This week in food policy news:
- Cuts to SNAP (aka food stamps) took effect last week, on November 1st, after a 2009 temporary funding boost expired. While the amount of cuts per family varies depending on family size, SNAP beneficiaries will receive between $11-36 less per month to spend on food purchases. The most recent versions of the Farm Bill are expected to make further cuts to SNAP. [New York Times]
- The FDA proposed a new rule that would no longer consider trans-fat (found in partially hydrogenated oils) to be “generally recognized as safe” due to the overwhelming amount of evidence that consuming trans fat is dangerous to one’s health. In effect, this would “all but eliminate” trans fat where it still exists – that is, mostly in processed and packaged foods. Although many food manufacturers have reduced their use of trans fat in recent years, it is a significant contributor to heart disease in the United States. [New York Times]
- San Francisco is considering a tax of 2 cents per ounce on sugar-sweetened beverages. Despite recent defeats of similar tax measures in two other California cities – including nearby Richmond – if anywhere can get a soda tax passed, it’s San Francisco. The funds raised from the tax would generate an estimated $31 million and would be earmarked for health and nutrition programs for kids. A recent poll of California residents indicated that support for a similar tax increased substantially when the revenues were specifically going towards school nutrition and physical activity programs. [SF Gate]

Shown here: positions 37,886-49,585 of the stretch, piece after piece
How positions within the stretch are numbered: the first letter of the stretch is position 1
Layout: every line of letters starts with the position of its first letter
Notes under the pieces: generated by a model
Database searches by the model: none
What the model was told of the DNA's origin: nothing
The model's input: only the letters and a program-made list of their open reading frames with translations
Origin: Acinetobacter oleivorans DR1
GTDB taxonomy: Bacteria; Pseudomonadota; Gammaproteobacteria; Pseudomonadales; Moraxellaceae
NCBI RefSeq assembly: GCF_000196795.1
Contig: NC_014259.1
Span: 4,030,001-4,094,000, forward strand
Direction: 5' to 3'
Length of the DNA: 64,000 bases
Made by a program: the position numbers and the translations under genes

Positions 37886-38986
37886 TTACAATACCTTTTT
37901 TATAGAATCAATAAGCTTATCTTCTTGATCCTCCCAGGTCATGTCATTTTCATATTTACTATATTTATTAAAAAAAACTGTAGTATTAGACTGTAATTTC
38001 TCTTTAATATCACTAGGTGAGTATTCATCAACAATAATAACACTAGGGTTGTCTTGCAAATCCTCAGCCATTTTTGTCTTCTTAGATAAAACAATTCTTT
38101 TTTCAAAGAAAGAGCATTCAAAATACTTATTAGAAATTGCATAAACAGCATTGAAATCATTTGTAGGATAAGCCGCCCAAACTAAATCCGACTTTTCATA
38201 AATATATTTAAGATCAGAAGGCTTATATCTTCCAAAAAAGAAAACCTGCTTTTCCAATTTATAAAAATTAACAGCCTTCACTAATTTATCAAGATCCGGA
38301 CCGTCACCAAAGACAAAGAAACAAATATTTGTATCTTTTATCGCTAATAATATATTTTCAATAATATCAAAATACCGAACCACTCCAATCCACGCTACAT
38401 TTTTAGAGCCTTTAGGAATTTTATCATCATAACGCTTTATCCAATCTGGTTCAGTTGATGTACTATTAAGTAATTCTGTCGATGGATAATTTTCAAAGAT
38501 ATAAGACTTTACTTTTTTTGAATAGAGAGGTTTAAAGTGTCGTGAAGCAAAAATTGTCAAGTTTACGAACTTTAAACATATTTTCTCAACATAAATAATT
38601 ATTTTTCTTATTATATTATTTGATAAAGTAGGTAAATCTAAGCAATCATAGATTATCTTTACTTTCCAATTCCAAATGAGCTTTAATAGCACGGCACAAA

- Massachusetts General Hospital and the Appalachian Mountain Club are teaming up to offer a program called Outdoors Rx, where overweight children receive a prescription for outdoors time and can sign up for classes through the Outdoors Rx website. The program sounds similar to Wholesome Wave’s Fruit & Vegetable Prescription (FVRx) Program, but with a focus on physical activity instead of healthy eating. I like the idea, although it’s hard to be active outdoors in Boston during all seasons. [CommonHealth]
It’s been awhile since I last posted!